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JAXA aims to launch new flagship H3 rocket in FY2022 after delays

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The rocket is being developed so that Japan can maintain its autonomous access to space in terms of launching satellites and probes, according to JAXA.

IMHO, they need to add to above "tender for defense contracts", that's where the big bux will be. Jaxa's $1.5 billion budget is tiny for what it does.

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The agency had delayed the launch after a test conducted on the H3 rocket's main engine found holes on the wall of a combustion chamber as well as a defect in a turbine that feeds fuel to the chamber.

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How did the parts pass inspection durring assembly ?

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How did the parts pass inspection durring assembly ?

using a brown envelope

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When compared to NASA, JAXA (*Japan Aerospace Exploration Agency) has been incredibly successful and has done impressive things in a much shorter period of time; plus Japan has been NASA ‘s best international partner over the last 40-plus years;*

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;even though it is (still) ranked in 6th (behind NASA (National Aeronautics and Space Administration), RFSA (Russian Federation Space Agency), ESA (European Space Agency), ISRO (Indian Space Research Organization) and CNSA (China National Space Administration) ), JAXA has a spaceflight pedigree superior to that of most other American allies, and is more than capable of building and deploying the types of spaceflight technologies that could push a lunar exploration program forward.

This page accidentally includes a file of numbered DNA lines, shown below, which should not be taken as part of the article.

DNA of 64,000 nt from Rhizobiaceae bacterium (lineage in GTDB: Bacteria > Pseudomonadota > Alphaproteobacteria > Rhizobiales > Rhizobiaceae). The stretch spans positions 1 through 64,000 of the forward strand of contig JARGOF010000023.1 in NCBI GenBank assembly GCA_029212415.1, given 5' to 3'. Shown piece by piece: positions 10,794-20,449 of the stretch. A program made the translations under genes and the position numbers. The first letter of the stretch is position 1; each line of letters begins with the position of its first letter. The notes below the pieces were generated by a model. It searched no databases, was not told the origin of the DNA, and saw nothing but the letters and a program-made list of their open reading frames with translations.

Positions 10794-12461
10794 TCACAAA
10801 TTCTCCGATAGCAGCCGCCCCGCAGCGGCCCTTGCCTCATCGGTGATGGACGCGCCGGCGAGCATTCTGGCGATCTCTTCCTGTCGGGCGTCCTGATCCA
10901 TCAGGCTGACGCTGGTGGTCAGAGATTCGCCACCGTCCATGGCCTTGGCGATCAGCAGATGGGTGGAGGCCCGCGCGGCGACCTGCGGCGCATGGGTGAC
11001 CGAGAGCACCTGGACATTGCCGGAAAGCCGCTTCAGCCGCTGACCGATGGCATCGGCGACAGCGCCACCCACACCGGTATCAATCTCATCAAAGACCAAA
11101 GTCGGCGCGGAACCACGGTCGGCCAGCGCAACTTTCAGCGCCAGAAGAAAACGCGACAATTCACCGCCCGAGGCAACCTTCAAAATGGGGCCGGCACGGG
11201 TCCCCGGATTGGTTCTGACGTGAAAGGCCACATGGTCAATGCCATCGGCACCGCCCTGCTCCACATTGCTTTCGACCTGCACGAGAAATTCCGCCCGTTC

The H3 rocket, which has been under development by JAXA and Mitsubishi Heavy Industries Ltd, is set to succeed the current H2A launch vehicle.

The rocket is being developed so that Japan can maintain its autonomous access to space in terms of launching satellites and probes, according to JAXA.

before this, Japan found a reliable launch vehicle in the H-IIA rocket and JAXA has found success in a number of high-profile science missions, like HALCA (the first space-based mission for very long baseline interferometry, in which multiple telescopes are used simultaneously to study astronomical objects), Hayabusa (the first asteroid sample return mission), the lunar probe SELENE, IKAROS (the first successful demonstration of solar sail technology in interplanetary space), and Hayabusa2 (with samples from the asteroid Ryugu) – some of Japan’s/JAXA ‘s major achievementsan impressive list; there’s only one thing left to say: keep up the good work(!)

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How did the parts pass inspection durring assembly?

The components probably looked fine before the test. This was a post test inspection that revealed problems in these components after the rocket was fired for a period of time. This is why engineers conduct tests. Better to find these problems in a test environment than during a launch.

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